Anything he can provide to us that he hasn't in the past, in particular with regard to foreign governments, would factor into our decision on whether to issue a request for leniency, an unnamed senior government official briefed on the matter told the paper.
A Justice Department spokeswoman did not immediately respond to a Reuters email seeking comment that was sent outside of regular U.S. business hours.
Birkenfeld, who is due to start serving a federal prison term of three years and four months on Friday, has been hailed by whistleblower advocates and U.S. prosecutors alike as pivotal to the case against UBS, his former employer.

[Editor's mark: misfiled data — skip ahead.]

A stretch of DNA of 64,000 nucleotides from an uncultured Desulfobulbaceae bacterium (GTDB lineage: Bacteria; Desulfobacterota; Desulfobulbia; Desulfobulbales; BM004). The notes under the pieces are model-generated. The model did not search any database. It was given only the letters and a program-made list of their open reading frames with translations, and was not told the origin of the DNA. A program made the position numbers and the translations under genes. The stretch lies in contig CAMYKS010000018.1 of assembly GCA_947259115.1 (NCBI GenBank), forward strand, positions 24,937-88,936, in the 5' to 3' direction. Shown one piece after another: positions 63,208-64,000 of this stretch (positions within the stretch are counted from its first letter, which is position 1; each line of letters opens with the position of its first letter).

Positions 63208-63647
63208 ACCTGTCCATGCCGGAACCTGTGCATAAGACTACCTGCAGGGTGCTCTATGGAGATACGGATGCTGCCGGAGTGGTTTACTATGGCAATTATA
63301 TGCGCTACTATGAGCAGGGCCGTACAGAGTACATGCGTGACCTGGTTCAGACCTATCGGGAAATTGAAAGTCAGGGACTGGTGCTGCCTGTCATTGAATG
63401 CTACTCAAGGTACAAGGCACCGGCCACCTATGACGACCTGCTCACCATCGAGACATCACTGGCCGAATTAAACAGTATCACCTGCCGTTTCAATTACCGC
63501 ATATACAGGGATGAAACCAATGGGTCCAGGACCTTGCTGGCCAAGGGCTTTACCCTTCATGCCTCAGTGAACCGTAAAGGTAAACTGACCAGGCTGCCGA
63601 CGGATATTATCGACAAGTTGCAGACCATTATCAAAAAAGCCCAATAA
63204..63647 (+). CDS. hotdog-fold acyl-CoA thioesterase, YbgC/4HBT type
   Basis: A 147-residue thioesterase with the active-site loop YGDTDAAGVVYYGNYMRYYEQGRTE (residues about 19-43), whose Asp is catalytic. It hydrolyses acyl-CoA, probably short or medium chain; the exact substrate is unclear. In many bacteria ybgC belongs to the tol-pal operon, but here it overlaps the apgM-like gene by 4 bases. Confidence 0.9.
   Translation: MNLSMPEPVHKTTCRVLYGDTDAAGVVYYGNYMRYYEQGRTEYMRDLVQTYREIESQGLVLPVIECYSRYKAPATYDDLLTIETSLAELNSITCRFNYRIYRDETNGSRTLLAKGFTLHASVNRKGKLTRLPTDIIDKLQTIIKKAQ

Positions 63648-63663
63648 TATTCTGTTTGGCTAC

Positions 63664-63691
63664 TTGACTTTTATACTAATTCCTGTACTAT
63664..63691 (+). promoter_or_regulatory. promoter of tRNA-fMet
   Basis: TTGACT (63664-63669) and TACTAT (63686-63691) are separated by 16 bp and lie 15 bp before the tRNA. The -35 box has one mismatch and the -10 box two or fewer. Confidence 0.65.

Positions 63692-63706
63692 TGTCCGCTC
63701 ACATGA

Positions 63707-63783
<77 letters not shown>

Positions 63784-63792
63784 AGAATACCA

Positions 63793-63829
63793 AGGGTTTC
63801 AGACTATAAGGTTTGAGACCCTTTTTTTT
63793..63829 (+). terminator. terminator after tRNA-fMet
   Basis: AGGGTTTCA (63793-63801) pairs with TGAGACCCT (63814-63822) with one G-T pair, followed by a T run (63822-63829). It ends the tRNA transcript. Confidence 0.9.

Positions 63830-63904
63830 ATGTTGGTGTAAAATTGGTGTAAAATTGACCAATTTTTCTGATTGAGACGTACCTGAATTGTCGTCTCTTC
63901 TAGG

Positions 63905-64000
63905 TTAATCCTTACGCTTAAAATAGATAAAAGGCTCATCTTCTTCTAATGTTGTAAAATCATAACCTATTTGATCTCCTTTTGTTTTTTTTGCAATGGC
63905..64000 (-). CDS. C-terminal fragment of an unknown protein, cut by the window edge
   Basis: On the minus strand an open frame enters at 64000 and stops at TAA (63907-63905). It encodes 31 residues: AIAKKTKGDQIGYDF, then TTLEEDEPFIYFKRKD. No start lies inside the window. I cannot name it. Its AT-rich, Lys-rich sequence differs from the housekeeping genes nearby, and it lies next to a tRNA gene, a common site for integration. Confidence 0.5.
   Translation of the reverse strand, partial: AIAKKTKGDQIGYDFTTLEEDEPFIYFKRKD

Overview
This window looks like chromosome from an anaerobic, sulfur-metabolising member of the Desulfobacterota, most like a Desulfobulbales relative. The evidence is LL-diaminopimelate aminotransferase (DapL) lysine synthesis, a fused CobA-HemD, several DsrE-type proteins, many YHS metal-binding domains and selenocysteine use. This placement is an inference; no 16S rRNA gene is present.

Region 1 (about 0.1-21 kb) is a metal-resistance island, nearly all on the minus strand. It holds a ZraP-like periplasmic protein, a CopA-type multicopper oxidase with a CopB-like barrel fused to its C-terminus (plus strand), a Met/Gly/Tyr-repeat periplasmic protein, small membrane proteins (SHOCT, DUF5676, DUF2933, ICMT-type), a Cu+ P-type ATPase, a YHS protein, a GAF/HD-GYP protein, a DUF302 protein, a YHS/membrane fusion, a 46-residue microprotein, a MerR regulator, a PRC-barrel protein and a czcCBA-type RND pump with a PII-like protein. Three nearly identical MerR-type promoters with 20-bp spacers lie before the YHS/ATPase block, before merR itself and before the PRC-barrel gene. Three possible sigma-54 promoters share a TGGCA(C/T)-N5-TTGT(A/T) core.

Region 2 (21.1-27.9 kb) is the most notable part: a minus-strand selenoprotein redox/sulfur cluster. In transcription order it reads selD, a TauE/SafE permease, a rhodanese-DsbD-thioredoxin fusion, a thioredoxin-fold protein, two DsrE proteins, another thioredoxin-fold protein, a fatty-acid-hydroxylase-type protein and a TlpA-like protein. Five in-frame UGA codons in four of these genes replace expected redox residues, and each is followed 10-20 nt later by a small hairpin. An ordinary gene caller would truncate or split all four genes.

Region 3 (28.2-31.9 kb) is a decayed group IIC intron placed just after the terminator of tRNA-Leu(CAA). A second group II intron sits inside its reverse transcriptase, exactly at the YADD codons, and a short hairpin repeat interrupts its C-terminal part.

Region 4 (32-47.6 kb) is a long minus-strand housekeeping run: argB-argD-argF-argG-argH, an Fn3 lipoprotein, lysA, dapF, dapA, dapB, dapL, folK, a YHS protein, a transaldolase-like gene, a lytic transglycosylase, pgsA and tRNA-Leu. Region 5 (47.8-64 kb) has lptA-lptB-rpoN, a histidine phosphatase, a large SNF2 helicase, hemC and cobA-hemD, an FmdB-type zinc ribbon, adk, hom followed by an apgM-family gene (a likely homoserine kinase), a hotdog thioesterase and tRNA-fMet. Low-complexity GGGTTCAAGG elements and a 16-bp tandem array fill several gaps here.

In a December 26 filing with the U.S. District Court in Florida where he was sentenced, Birkenfeld's attorneys asked that his prison time be postponed and that a hearing be scheduled for the judge to reconsider the sentence.
Birkenfeld pleaded guilty to a single fraud conspiracy count in June 2008, when he acknowledged helping his largest U.S. client hide assets from the Internal Revenue Service.
The Swiss bank was targeted in a wide probe by U.S. authorities for helping U.S. tax cheats to hide assets in UBS accounts.
(Reporting by Ajay Kamalakaran in Bangalore; Editing by Lincoln Feast)